4) Antithyroid Antibodies (ATA)
A relationship has been established between the presence of ATA and reproductive failure, especially recurrent miscarriage. About 50% of women who harbor ATA also test positive for NKa. The risk of implantation failure in ATA positive women appears to be confined to cases where ATAs coexist with NKa positive.


a) Corticosteroid Therapy (Prednisone, Prednisolone and Dexamethasone)
Steroid therapy has become routine practice in most IVF programs and they are believed to act by inhibiting the cellular immune response. We prescribe oral dexamethasone within ten days of initiating ovarian stimulation with gonadotropins, and continuing until the diagnosis of pregnancy, whereupon, in the event of a negative test, the dosage is tapered over a period of seven to ten days, and then discontinued. Pregnant patients continue treatment throughout the first trimester up to 8 weeks of gestation.

b) Heparin/Lovenox and Aspirin
In cases of recurrent pregnancy loss, current evidence suggests improvement in pregnancy outcome with the use of blood thinners (heparin) and baby aspirin in patients with antiphospholipid syndrome (a thrombophiliac disorder). It is common practice to administer this regimen in the presence of other thrombophilias, despite lack of strong medical evidence. Typically, the regimen is started with the first positive pregnancy test and continued until the end of the first trimester. In some cases, treatment is continued throughout pregnancy until the end of the third trimester or birth.

c) Intravenous Immunoglobulin G (IVIG)
Intravenous immunoglobulin (IVIG) is a sterile, highly purified immunoglobulin G (IgG) derived from large pools of human plasma. All units of human plasma used to prepare IVIG are provided by FDA approved blood establishments only (Red Cross) and tested by FDA-licensed serological tests for infectious agents. Aside from screening for hepatitis, HIV and nucleic acid tests, significant viral reduction is achieved by a combination of processes including Cohn fractionation, pH 4 and solvent detergent treatments. The product is stable for 18 months at room temperature and 24 months in the refrigerator.

There are four ways in which IVIG is believed to counter the anti-implantation effects associated with reproductive immunologic deficiencies. First, it is a potent suppressor of activated (toxic) Natural Killer cells (NKa). Second, IVIG reduces the activity of CTLs (activated T-cells), which are major producers of TH1 cytokines (“toxins”) that can damage the early implanting conceptus. Third, IVIG is believed to suppress the ability of B cells to produce damaging auto-antibodies such as APA and antithyroid antibodies (ATA). Fourth, IVIG contains anti-idiotype antibodies that directly counter many of the damaging effects of autoantibodies (antibodies that attack the body’s own cells), such as antiphospholipid antibodies (APA), thereby protecting the early “root system” of the embryo/conceptus from damage.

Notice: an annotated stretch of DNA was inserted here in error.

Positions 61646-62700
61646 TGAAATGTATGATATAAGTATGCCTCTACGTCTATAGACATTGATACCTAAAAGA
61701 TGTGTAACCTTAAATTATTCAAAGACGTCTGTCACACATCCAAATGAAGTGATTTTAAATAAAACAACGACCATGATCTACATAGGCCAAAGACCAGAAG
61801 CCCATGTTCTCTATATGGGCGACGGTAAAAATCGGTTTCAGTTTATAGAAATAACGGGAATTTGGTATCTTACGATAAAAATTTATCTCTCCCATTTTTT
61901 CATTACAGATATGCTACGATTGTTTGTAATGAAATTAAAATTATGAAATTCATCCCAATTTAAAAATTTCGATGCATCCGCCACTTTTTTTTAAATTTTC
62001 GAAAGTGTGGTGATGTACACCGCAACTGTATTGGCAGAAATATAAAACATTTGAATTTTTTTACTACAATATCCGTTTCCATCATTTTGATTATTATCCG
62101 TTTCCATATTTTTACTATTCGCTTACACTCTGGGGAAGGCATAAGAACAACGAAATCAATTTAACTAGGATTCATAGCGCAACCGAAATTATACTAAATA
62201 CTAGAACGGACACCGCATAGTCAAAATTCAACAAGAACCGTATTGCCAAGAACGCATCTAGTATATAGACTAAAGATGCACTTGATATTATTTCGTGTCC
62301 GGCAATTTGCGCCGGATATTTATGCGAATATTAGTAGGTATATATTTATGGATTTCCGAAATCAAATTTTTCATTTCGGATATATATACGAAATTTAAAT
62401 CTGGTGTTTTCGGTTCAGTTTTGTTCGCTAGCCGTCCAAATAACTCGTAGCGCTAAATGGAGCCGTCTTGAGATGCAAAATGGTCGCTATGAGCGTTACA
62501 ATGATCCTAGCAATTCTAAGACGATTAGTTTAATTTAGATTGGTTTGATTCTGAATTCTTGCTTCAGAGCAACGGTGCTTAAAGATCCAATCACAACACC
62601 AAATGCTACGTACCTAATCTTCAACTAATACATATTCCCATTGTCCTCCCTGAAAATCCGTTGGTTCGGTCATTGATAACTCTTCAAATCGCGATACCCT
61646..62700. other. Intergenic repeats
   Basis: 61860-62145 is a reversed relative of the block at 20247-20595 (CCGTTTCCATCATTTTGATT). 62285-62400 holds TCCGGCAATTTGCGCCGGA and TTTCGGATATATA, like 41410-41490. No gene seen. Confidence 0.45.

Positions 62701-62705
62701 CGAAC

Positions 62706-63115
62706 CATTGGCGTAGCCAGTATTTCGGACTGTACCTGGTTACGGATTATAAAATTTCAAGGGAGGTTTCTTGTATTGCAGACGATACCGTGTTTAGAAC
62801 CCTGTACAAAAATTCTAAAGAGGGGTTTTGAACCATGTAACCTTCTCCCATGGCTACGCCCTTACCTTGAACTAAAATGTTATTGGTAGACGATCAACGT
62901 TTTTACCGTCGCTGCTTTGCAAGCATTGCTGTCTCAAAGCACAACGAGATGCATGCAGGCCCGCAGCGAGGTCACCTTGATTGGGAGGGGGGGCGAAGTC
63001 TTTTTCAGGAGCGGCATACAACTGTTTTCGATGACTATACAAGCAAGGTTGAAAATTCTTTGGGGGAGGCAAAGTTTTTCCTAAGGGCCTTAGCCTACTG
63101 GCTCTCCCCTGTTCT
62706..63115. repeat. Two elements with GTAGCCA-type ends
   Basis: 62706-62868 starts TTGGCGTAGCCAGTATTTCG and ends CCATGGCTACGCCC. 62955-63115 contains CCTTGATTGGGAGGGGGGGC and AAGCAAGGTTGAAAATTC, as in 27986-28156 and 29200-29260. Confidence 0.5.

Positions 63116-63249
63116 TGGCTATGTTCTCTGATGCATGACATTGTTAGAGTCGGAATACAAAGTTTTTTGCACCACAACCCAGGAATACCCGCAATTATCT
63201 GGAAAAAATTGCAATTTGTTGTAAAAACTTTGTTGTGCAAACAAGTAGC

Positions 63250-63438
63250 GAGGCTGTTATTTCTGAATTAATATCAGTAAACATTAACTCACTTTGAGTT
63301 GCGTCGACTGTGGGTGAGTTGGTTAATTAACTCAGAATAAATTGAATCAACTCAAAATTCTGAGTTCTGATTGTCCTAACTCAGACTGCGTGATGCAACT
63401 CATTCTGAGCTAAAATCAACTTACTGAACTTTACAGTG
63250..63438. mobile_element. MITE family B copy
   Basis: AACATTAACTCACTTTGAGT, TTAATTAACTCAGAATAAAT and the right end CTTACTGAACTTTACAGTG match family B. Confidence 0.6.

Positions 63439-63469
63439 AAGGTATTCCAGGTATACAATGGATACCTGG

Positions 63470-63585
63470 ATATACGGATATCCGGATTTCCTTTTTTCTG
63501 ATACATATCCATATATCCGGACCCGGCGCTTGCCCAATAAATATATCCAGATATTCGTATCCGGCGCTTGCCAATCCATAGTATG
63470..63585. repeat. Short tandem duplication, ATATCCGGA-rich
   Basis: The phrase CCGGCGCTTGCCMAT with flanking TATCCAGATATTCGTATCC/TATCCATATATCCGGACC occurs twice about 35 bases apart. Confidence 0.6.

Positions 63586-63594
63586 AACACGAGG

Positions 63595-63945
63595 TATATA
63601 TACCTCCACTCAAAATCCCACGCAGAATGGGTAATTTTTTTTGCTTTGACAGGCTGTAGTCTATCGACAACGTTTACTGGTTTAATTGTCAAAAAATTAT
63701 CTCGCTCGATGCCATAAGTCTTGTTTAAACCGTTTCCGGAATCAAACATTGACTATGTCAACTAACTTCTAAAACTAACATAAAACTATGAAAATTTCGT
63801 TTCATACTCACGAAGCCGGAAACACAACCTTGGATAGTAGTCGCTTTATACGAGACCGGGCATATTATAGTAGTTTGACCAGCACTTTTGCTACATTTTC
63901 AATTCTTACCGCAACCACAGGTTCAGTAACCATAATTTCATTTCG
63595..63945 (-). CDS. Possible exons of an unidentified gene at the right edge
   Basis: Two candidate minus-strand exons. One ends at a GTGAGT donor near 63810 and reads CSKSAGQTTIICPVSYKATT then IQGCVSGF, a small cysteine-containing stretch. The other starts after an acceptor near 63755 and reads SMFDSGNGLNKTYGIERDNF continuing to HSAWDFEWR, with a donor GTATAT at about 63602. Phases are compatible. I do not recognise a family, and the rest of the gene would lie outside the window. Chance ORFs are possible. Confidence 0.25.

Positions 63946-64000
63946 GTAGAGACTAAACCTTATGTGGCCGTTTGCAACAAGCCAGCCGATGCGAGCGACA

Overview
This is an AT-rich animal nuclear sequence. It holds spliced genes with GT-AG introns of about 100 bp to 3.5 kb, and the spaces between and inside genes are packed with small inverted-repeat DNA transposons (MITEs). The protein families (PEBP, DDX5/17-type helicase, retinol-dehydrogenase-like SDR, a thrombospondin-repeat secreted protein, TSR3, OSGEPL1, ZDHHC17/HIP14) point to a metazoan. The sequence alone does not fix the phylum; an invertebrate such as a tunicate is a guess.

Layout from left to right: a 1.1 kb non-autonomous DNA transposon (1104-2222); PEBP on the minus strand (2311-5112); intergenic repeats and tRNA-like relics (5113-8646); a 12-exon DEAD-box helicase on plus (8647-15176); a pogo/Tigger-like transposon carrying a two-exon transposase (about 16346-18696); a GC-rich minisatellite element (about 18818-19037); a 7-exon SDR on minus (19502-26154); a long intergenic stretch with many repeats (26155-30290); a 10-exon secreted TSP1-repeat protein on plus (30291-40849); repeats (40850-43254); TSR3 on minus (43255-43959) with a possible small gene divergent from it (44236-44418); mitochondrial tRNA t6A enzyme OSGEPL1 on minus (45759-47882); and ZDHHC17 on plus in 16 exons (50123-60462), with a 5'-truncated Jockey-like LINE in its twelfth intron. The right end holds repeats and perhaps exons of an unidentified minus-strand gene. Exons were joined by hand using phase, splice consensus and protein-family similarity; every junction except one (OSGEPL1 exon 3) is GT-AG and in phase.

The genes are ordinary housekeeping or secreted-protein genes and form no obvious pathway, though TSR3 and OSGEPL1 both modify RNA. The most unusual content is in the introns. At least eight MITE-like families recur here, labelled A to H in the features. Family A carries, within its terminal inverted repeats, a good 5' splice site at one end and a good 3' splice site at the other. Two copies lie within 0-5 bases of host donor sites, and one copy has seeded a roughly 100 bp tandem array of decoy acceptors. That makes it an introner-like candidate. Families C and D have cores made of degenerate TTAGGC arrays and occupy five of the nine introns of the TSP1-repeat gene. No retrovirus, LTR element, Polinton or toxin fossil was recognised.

We recommend IVIG for increased NKa to be administered at least 7 days prior to embryo/blastocyst transfer and repeated at least once when pregnant. The selective use of immunotherapy has, enabled us to achieve successful pregnancy in patients who had previously suffered repeated IVF failures. Many such patients had previously been advised, not to try again with their own eggs. We have reported successful outcomes in such cases.

d) Intralipid treatment
Intralipid is a good source of calories and essential fatty acids for patients requiring parenteral nutrition for extended periods of time and for prevention of essential fatty acid deficiency. It is contraindicated in patients with abnormalities of normal fat metabolism such as hyperlipidemia, lipoid nephrosis or acute pancreatitis especially if lipid levels are elevated.

Intralipid 20%, 1000 ml contains purified soybean oil 200g, purified egg phospholipids 12g, glycerol anhydrous 22g and water 1000ml. Intralipid solution has been shown to suppress NKa in culture systems and has been proposed to improve reproductive outcome in small number of studies. It is still not clinically proven that it improves pregnancy rates or decreases the risk of miscarriage significantly, but the proposed mechanism of action suggests that it may be helpful. Large scale studies are needed to document the clinical outcomes following intralipid treatment.